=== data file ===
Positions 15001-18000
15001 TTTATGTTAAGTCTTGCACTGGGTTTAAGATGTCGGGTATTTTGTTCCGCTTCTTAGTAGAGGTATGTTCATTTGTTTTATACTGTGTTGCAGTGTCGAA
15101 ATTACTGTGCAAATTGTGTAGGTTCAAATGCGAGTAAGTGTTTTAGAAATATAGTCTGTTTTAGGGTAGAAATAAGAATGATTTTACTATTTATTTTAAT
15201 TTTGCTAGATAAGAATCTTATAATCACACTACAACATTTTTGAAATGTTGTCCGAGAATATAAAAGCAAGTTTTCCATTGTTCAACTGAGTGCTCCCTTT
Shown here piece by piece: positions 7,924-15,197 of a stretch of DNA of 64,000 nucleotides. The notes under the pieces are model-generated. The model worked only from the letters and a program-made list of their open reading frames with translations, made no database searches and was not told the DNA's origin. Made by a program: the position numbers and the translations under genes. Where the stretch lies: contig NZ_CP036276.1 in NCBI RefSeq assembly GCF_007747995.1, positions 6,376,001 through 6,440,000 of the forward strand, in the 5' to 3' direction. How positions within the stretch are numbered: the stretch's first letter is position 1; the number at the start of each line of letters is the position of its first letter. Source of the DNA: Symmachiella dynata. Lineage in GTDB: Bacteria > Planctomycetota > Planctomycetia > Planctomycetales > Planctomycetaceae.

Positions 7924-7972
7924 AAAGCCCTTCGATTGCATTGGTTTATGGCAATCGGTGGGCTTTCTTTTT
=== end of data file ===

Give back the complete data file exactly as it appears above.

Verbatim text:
Positions 15001-18000
15001 TTTATGTTAAGTCTTGCACTGGGTTTAAGATGTCGGGTATTTTGTTCCGCTTCTTAGTAGAGGTATGTTCATTTGTTTTATACTGTGTTGCAGTGTCGAA
15101 ATTACTGTGCAAATTGTGTAGGTTCAAATGCGAGTAAGTGTTTTAGAAATATAGTCTGTTTTAGGGTAGAAATAAGAATGATTTTACTATTTATTTTAAT
15201 TTTGCTAGATAAGAATCTTATAATCACACTACAACATTTTTGAAATGTTGTCCGAGAATATAAAAGCAAGTTTTCCATTGTTCAACTGAGTGCTCCCTTT
Shown here piece by piece: positions 7,924-15,197 of a stretch of DNA of 64,000 nucleotides. The notes under the pieces are model-generated. The model worked only from the letters and a program-made list of their open reading frames with translations, made no database searches and was not told the DNA's origin. Made by a program: the position numbers and the translations under genes. Where the stretch lies: contig NZ_CP036276.1 in NCBI RefSeq assembly GCF_007747995.1, positions 6,376,001 through 6,440,000 of the forward strand, in the 5' to 3' direction. How positions within the stretch are numbered: the stretch's first letter is position 1; the number at the start of each line of letters is the position of its first letter. Source of the DNA: Symmachiella dynata. Lineage in GTDB: Bacteria > Planctomycetota > Planctomycetia > Planctomycetales > Planctomycetaceae.

Positions 7924-7972
7924 AAAGCCCTTCGATTGCATTGGTTTATGGCAATCGGTGGGCTTTCTTTTT